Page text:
The United Nations set up a scientific body known as the Intergovernmental Panel on Climate Change (IPCC) to research the international affects of global warming. Their recent report states that temperatures are rising faster than any time in the last 500 years, and predicts that the overall surface temperature could rise as much as four degrees centigrade within the next century.
The main cause of this global warming is due to the increase in greenhouse gases such as carbon dioxide due to human activities. As landscapers, there is something we can do to help cut the overall emissions. Given the effects of climate change (including droughts in some areas and rising sea levels in others)are already being felt in many areas, so landscape architecture-based mitigation strategies are now being implemented in many cities and towns.
In Texas, Dallas landscape designers can work with local city leaders and the Metroplex planning department to design and roll out land based mitigation strategies to reduce emissions through smarter community planning to offer plenty of green space. Green open spaces like parks are critical to making low-carbon urban living possible and improving the environment at the same time. New developments can also be planned to have a higher density of trees, and also incorporating new ideas such as green rooftops and green balconies.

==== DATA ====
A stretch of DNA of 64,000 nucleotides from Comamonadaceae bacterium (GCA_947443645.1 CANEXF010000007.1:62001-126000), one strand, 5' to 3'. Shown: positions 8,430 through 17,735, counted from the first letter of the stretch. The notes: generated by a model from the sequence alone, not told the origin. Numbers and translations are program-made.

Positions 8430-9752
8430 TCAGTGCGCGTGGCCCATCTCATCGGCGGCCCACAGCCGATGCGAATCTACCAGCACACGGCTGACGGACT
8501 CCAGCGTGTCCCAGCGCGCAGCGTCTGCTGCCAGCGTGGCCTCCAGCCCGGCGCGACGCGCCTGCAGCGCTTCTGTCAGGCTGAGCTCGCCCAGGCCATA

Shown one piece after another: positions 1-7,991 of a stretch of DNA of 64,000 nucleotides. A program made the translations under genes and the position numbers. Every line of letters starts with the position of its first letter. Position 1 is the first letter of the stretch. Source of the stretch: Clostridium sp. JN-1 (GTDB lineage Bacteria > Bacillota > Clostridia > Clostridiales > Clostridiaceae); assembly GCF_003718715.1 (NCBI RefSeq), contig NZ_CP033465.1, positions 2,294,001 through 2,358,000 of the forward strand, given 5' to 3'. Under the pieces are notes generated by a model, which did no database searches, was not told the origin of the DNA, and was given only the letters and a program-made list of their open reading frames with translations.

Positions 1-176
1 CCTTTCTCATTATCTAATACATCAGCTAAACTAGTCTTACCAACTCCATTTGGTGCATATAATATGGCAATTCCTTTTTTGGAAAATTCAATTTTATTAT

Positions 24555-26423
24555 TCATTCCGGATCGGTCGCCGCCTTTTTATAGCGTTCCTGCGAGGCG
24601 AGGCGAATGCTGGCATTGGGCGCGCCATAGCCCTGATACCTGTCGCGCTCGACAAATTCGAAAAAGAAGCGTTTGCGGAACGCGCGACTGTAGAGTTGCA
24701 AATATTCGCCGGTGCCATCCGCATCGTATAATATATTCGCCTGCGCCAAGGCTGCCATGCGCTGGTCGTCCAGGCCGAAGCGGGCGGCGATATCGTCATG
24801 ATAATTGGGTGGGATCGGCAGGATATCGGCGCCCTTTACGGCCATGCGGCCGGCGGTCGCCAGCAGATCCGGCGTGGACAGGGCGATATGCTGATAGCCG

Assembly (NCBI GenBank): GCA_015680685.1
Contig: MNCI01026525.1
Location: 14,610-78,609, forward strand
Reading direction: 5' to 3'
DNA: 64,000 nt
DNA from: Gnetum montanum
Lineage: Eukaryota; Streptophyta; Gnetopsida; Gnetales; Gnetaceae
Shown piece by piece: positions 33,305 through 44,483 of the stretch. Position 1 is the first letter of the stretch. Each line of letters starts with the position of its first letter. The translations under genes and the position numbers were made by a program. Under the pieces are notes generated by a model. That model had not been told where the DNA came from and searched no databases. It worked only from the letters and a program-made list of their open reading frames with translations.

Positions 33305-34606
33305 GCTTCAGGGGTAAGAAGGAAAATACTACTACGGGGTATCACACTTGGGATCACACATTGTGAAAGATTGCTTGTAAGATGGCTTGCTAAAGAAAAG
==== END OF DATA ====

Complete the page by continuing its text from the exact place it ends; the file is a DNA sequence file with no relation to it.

There are other ideas which can be applied along the Texas Interstate Highways, for example conventional grass medians can be replaced with an eco-friendly landscape that is both attractive, and eco-friendly, producing great water savings as well. On a project such as this, existing turf can be left in place, and sheet mulch added (layers of recycled cardboard, mulch and compost). These layers both improve the quality of soil and help retain its ability to retain moisture. Using sub-surface irrigation with drip emitters will cut water loss due to evaporation in the heat of the summer. Once the sheet mulch and irrigation is laid, local Texan plants can be selected. Local native plants that have developed over generations to require less water are both very attractive and are drought resistant.
Not just restricted to city projects, home owners from Richardson to Plano can also play their part in slowing climate change, by implementing xeriscaping in their back yards. Xeros derives from the Greek word dry, and is a system of landscaping that both preserves water and also protects the environment.
This is different from zero-scaping which relies on stone, rocks and gravel, but rather relies on plants including native shrubs, flowers, bushes and trees. Generally across North America, approximately half of all residential water use is used for watering lawns, and xeriscaping can reduce watering by as much as 60%. Every square yard of lawn replaced by drought tolerant plants can save up to 400 gallons of water per year. Converting a lawn does need some design and careful planning, but with low water irrigation, improving the backyard soil quality and the use of mulch, permeable paving for paths and the planting of native shade trees you can have both a beautiful backyard which is environmentally friendly too.